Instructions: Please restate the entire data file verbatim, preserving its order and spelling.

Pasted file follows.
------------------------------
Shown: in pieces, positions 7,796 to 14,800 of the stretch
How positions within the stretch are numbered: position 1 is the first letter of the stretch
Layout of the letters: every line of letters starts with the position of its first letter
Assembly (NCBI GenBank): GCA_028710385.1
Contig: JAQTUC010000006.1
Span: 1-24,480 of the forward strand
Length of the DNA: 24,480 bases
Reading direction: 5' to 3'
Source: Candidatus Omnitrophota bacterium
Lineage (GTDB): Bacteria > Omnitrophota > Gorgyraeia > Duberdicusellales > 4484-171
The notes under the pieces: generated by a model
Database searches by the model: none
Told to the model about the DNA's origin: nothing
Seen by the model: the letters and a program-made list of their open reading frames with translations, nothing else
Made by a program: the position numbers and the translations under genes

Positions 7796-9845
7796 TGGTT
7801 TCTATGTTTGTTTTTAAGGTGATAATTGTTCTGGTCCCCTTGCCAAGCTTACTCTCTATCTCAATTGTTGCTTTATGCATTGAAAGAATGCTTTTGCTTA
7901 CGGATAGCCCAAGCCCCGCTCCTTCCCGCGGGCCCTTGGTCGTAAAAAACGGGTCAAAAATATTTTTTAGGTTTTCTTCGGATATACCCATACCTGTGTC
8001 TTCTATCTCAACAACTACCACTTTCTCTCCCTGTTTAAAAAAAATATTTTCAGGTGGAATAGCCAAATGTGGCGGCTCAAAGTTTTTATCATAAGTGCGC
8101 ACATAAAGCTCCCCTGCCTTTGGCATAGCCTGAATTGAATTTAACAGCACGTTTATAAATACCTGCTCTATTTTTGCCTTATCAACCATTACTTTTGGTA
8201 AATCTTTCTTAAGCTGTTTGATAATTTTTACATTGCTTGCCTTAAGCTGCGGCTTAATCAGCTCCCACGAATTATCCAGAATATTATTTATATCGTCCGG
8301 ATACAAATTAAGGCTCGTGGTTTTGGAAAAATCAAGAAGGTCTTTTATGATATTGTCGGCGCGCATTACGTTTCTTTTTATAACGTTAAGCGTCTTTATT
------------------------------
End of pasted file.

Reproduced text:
Shown: in pieces, positions 7,796 to 14,800 of the stretch
How positions within the stretch are numbered: position 1 is the first letter of the stretch
Layout of the letters: every line of letters starts with the position of its first letter
Assembly (NCBI GenBank): GCA_028710385.1
Contig: JAQTUC010000006.1
Span: 1-24,480 of the forward strand
Length of the DNA: 24,480 bases
Reading direction: 5' to 3'
Source: Candidatus Omnitrophota bacterium
Lineage (GTDB): Bacteria > Omnitrophota > Gorgyraeia > Duberdicusellales > 4484-171
The notes under the pieces: generated by a model
Database searches by the model: none
Told to the model about the DNA's origin: nothing
Seen by the model: the letters and a program-made list of their open reading frames with translations, nothing else
Made by a program: the position numbers and the translations under genes

Positions 7796-9845
7796 TGGTT
7801 TCTATGTTTGTTTTTAAGGTGATAATTGTTCTGGTCCCCTTGCCAAGCTTACTCTCTATCTCAATTGTTGCTTTATGCATTGAAAGAATGCTTTTGCTTA
7901 CGGATAGCCCAAGCCCCGCTCCTTCCCGCGGGCCCTTGGTCGTAAAAAACGGGTCAAAAATATTTTTTAGGTTTTCTTCGGATATACCCATACCTGTGTC
8001 TTCTATCTCAACAACTACCACTTTCTCTCCCTGTTTAAAAAAAATATTTTCAGGTGGAATAGCCAAATGTGGCGGCTCAAAGTTTTTATCATAAGTGCGC
8101 ACATAAAGCTCCCCTGCCTTTGGCATAGCCTGAATTGAATTTAACAGCACGTTTATAAATACCTGCTCTATTTTTGCCTTATCAACCATTACTTTTGGTA
8201 AATCTTTCTTAAGCTGTTTGATAATTTTTACATTGCTTGCCTTAAGCTGCGGCTTAATCAGCTCCCACGAATTATCCAGAATATTATTTATATCGTCCGG
8301 ATACAAATTAAGGCTCGTGGTTTTGGAAAAATCAAGAAGGTCTTTTATGATATTGTCGGCGCGCATTACGTTTCTTTTTATAACGTTAAGCGTCTTTATT